116 3rd St SE
Cedar Rapids, Iowa 52401
Robin Pingeton didn't lose often during her playing days at St. Ambrose University. But when she did ...
'She struggled with it,' recalled Lisa Bluder, her college coach. 'When we lost, there were tears after the game.'
As a basketball player, Pingeton (then known as Robin Becker) was a model of intensity. As a basketball coach, she has justifiably developed the reputation of a program builder.
She did it at Illinois State, winning three Missouri Valley Conference regular-season titles and two MVC tournament titles in seven years. And she is doing it at the University of Missouri.
The Tigers (17-4 overall, 4-4 SEC) have wrapped up their fourth consecutive winning season. It's the first time Mizzou has notched four straight plus-.500 seasons since the late 1980s.
'Building a program is really, really hard,' said Pingeton, an Atkins native who earned all-state status in basketball and softball at Cedar Rapids Jefferson. 'It takes a lot of hard work, perseverance and persistance.
'I thought last year would be our breakthrough year, but we had a lot of injuries, and that made it really hard.'
Missouri is ranked 22nd in the nation and is on track for its first NCAA appearance since 2006.
'It's not like we have a long, storied tradition,' Pingeton said. 'That has made it challenging. We're a long way from where we used to be, but not yet where we want to be.
'We want to compete for championships, in the SEC and at the national level. But the most important thing, we want to impact people's lives.'
At Jefferson, Pingeton was 'one of the most intense players I've ever had,' according to former J-Hawks coach Larry Niemeyer. 'She hurt a knee up at Dubuque. She wanted to go back in. I wouldn't let her, and she just kept hounding me about it.
'She was such a great competitor. Hated to lose.'
She was a 'tweener' — not quick enough to be a Division-I guard, not big enough to play the post. So she went to St. Ambrose, where she played under Bluder and became an NAIA all-American.
'She was an undersized post, but she was very talented,' said Bluder, now the coach at the University of Iowa.
Bluder left St. Ambrose for Drake University in 1990, the same year Pingeton graduated. Bluder hired her as an assistant at Drake immediately.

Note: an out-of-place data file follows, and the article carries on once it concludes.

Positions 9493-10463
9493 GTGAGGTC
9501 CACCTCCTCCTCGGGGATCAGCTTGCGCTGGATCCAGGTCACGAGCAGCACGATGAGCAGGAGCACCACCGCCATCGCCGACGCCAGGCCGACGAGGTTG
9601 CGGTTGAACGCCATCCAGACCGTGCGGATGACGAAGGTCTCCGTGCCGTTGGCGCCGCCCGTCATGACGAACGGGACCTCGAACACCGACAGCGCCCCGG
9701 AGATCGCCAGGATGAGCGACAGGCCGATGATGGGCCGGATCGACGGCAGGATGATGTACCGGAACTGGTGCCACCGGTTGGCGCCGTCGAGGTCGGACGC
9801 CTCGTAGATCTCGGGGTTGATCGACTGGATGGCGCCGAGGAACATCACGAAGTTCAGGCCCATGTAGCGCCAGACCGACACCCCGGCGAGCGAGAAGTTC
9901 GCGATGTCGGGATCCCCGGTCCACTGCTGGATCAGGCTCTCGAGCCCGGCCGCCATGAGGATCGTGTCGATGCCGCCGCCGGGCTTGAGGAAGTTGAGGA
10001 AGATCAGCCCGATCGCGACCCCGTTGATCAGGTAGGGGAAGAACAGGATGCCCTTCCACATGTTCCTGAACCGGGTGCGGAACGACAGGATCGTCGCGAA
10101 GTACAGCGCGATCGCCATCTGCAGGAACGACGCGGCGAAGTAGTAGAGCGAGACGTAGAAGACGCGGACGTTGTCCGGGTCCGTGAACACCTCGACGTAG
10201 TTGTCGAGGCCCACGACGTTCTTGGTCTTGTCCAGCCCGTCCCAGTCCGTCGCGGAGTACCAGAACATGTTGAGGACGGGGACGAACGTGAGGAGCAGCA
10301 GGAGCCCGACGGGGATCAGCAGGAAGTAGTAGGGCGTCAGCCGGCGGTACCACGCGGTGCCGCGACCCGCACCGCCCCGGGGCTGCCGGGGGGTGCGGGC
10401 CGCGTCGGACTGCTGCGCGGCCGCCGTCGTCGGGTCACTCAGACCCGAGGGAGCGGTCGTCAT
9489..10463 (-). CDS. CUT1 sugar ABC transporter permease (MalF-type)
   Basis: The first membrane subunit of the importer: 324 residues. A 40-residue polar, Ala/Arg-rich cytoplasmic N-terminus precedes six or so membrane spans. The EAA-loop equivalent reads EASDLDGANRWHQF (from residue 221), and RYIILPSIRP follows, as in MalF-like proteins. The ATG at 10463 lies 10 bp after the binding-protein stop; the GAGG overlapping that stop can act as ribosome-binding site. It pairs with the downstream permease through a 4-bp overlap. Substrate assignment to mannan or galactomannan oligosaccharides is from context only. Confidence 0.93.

After two years in Des Moines, Pingeton returned to coach her alma mater. St. Ambrose went 192-76 in eight seasons under Pingeton, reaching the NAIA national tournament five times, advancing to the Elite 8 twice.
She served as an assistant to Bill Fennelly two years at Iowa State, got her first D-I job at Illinois State in 2003, then started at Missouri in 2010.
After back-to-back 13-18 seasons, the Tigers went 17-15, 17-14 and 19-14, earning WNIT berths each of the last three years.
And now, the breakthrough.
'We want selfless, work-ethic kids here,' Pingeton said. 'When we were first getting started, I told recruits they could go somewhere else and be just another great player, or they could come here and change the trajectory of the program and become an icon.'
Two of Pingeton's current 'icons' are her nieces, Cierra Porter (6-foot-4 freshman, 10.3 points and 4.8 rebounds per game) and Bri Porter (6-3 sophomore, 3.2 ppg, 2.3 rpg). The Porter sisters are daughters of Robin's sister, Lisa (Becker) Porter, who earned Gazette Female Athlete of the Year honors in 1983 and played women's basketball at Iowa.
The Porters led Columbia (Mo.) Rock Bridge High School to four straight state championships. Their father, Michael Porter, is Robin's brother-in-law and one of her assistants.
'Yeah, I started recruiting the girls at a pretty young age,' Pingeton said. 'I knew they were destined for greatness when they were young. They're high-character, high-integrity kids.'
It runs in the family, Niemeyer said.
'The thing about Robin, I knew she would be a great recruiter,' he said. 'She presents herself so well.
'She's the kind of person that would come into your home, and you'd just know she would take care of your daughter. I'm so very, very proud of her.'
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